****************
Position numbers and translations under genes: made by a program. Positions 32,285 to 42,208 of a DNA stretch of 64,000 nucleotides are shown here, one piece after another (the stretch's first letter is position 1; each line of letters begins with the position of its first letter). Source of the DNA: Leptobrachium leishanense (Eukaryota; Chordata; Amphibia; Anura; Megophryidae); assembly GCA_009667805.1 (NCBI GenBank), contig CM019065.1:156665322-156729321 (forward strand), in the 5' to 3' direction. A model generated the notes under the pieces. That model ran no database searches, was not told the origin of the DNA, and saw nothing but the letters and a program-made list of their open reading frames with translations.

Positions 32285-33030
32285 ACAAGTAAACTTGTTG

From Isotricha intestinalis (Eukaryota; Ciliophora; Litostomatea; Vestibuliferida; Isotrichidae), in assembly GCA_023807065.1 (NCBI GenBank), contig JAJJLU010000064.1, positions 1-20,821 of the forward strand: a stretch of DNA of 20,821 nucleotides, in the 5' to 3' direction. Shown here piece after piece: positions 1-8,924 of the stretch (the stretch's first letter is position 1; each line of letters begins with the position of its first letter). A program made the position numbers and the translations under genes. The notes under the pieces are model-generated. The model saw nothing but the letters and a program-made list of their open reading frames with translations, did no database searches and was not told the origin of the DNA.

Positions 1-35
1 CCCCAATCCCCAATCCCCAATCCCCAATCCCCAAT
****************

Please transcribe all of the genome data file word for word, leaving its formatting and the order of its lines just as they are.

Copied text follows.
Position numbers and translations under genes: made by a program. Positions 32,285 to 42,208 of a DNA stretch of 64,000 nucleotides are shown here, one piece after another (the stretch's first letter is position 1; each line of letters begins with the position of its first letter). Source of the DNA: Leptobrachium leishanense (Eukaryota; Chordata; Amphibia; Anura; Megophryidae); assembly GCA_009667805.1 (NCBI GenBank), contig CM019065.1:156665322-156729321 (forward strand), in the 5' to 3' direction. A model generated the notes under the pieces. That model ran no database searches, was not told the origin of the DNA, and saw nothing but the letters and a program-made list of their open reading frames with translations.

Positions 32285-33030
32285 ACAAGTAAACTTGTTG

From Isotricha intestinalis (Eukaryota; Ciliophora; Litostomatea; Vestibuliferida; Isotrichidae), in assembly GCA_023807065.1 (NCBI GenBank), contig JAJJLU010000064.1, positions 1-20,821 of the forward strand: a stretch of DNA of 20,821 nucleotides, in the 5' to 3' direction. Shown here piece after piece: positions 1-8,924 of the stretch (the stretch's first letter is position 1; each line of letters begins with the position of its first letter). A program made the position numbers and the translations under genes. The notes under the pieces are model-generated. The model saw nothing but the letters and a program-made list of their open reading frames with translations, did no database searches and was not told the origin of the DNA.

Positions 1-35
1 CCCCAATCCCCAATCCCCAATCCCCAATCCCCAAT